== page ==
Aging is the process of accommodating the things that change over which you have no control.
That is the source of frustration. You used to have control, or you thought you had control. We gradually develop a picture of ourselves that we think is going to be the way we are forever.
I could be philosophical and talk about cultural, societal, technological changes, but I’m going to confine my remarks to our bodies. At least in this column.
The guy with a full head of hair gets slowly used to the idea of baldness as he sees a receding hairline. But something may make this more real than otherwise.
When we got married, my brother took some informal snapshots of the wedding party from the vantage point of the top of the church entry stairs. One was of The Main Man and me at the bottom of the steps talking to Uncle Elmer. The Main Man was astounded to see that he was bald on the top of his head. He had never seen it before then.
My first realization of aging was about 20 years ago when I realized that my smooth, silky, fair skin was doing stuff I didn’t like. Particularly the petechia that would show up here and there. Petechia is the fancy name for the little pin-point red spots that appear as skin ages. They don’t go away. I was totally ticked off that my skin was doing something I didn’t like and I couldn’t do a thing about it. I wrote a poem threatening them with lasers, but fat lot of good that did!
Sometimes you know how and when something changed. When The Main Man had carotid artery bypass surgery, he was told that one or both ulnar nerves might be affected and the left one was. It leaves him with partial numbness in the left fourth and fifth fingers, and a weak grip. But, considering the alternative, that is an outcome that can be accommodated without rancor.
My friend, Gayle, was shocked to find that she was having difficulty lifting the 50 pound sacks of dog food she uses to feed her Great Danes. Maybe not so surprising at age nearly 70, but not anticipated. She is annoyed.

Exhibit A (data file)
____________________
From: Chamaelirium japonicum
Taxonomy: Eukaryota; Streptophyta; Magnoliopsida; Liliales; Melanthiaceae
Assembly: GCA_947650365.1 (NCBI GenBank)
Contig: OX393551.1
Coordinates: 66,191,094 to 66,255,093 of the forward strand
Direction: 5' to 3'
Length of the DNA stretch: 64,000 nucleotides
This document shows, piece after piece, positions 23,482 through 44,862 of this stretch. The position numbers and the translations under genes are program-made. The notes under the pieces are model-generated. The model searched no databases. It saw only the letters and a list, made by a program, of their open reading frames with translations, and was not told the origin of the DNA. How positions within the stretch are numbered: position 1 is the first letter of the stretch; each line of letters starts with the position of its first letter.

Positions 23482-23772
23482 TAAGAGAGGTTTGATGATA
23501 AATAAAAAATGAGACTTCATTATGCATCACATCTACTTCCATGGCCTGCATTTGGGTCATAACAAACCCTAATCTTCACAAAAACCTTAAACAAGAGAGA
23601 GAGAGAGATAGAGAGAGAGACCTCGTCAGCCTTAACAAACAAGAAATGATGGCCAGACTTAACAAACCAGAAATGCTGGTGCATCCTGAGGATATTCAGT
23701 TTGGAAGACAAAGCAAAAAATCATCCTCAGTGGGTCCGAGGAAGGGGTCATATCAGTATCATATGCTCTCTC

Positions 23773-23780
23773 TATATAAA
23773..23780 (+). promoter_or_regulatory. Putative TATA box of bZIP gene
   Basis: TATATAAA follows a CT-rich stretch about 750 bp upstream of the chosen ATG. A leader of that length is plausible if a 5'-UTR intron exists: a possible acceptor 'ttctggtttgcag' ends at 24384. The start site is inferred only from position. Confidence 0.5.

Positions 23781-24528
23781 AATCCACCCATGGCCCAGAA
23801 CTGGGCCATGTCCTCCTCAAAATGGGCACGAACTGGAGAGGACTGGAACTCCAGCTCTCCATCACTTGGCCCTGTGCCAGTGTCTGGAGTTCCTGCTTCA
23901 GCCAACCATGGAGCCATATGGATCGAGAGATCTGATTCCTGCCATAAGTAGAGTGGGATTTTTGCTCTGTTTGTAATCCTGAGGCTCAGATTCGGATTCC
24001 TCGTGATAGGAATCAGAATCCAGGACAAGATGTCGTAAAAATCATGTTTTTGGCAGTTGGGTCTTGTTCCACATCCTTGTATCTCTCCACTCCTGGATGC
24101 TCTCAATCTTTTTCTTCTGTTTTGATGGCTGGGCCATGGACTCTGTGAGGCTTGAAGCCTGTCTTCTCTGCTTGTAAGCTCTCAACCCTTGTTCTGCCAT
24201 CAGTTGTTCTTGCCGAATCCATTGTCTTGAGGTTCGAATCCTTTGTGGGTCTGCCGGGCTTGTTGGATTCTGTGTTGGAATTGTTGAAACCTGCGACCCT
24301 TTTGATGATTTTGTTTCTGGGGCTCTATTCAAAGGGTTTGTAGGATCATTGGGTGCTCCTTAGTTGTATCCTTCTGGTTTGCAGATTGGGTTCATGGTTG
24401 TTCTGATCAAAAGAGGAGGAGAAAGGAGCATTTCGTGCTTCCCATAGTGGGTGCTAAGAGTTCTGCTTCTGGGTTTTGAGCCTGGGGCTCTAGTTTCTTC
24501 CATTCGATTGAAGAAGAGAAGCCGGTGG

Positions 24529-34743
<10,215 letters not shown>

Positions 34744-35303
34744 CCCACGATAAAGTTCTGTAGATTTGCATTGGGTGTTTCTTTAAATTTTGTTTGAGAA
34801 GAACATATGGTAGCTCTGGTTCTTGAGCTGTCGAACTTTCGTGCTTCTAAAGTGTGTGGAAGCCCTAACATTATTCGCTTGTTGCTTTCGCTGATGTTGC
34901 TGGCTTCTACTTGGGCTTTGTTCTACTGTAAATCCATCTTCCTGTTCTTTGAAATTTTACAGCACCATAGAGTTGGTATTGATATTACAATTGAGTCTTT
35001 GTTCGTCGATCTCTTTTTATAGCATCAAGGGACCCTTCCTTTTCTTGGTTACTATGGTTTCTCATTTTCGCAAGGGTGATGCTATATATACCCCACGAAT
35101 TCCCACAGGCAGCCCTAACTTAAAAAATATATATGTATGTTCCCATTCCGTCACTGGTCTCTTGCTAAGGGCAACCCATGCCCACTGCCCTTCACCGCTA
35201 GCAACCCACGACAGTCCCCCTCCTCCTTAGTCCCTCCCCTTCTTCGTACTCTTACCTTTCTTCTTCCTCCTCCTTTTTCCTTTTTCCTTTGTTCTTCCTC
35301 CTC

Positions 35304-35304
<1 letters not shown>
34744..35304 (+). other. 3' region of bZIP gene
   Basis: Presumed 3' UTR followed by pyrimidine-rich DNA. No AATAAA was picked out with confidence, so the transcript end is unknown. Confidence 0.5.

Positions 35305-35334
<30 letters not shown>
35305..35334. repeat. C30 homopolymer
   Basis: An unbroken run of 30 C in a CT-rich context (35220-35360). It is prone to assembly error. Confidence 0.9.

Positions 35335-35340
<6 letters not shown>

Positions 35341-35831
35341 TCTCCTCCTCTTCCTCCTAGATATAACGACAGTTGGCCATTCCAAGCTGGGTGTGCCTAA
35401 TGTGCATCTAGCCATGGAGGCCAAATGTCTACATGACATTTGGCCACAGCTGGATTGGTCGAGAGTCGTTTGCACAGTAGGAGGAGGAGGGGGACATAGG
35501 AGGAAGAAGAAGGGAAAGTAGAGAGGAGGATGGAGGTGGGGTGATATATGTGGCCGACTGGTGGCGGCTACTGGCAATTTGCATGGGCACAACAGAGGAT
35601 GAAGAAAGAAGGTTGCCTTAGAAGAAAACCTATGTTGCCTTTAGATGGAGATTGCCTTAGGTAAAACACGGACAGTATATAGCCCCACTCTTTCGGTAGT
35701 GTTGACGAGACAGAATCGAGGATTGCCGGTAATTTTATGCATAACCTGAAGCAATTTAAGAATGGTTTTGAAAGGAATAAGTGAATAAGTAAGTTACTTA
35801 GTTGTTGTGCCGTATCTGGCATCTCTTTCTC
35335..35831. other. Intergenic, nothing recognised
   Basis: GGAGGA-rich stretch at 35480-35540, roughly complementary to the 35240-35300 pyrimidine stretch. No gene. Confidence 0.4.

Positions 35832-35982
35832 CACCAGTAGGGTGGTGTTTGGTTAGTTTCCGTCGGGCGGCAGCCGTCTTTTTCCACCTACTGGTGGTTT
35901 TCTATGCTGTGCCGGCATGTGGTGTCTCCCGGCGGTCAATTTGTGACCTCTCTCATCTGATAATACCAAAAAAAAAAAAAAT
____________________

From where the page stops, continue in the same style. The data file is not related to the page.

I think we all may have a mental image of ourselves at some earlier time period in our lives. I say my mental age is 24. I think that means that I see myself as being receptive to new ideas, learning new things, finding out about the world.
I don’t think of myself as being physically 24. There is just too much water over the dam, or calories down the mouth. In those days, I was doing modern dance, wearing stiletto heels, and little sexy black dresses with chain straps.
Occasionally I would get some unsolicited male attention that was kind of fun, such as the teenagers in New York City who would walk by and make air-kissing noises.
One time I got whistled and honked at by someone in a small white van that tracked me as I was walking down a hill. When I saw that the van logo said, “Artificial Insemination Service,” I was less sure that it was a compliment. (Remember, those were more innocent times — there was no reason to think of danger over such attention.)
But this morning, at the Farmer’s Market in Davis, I received the biggest rebuke of my life. Now, there’s no question but that I am over the hill and heading right underground, any minute now.
It took less than a minute in time. I was leaving the market, past the plaza where the Putah Creek Crawdads were playing. A youngish, 20-something, nice-looking man was about to take a photo of the band when he noticed me walking toward him. I was smiling. It was such a lovely cool, morning. I had a bunch of wonderful veggies in my cart, including tiny Brussels sprouts for The Main Man. Life was good. The young man smiled at me. I smiled at him. Our eyes met.
He said, “Nice leeks!”
I was invisible.
Thank heavens for The Main Man. After nearly 50 years of marriage, he still thinks of me as a brain with a pair of gorgeous legs in a mini-skirt. He even thinks the legs haven’t changed. At least he doesn’t call them leeks.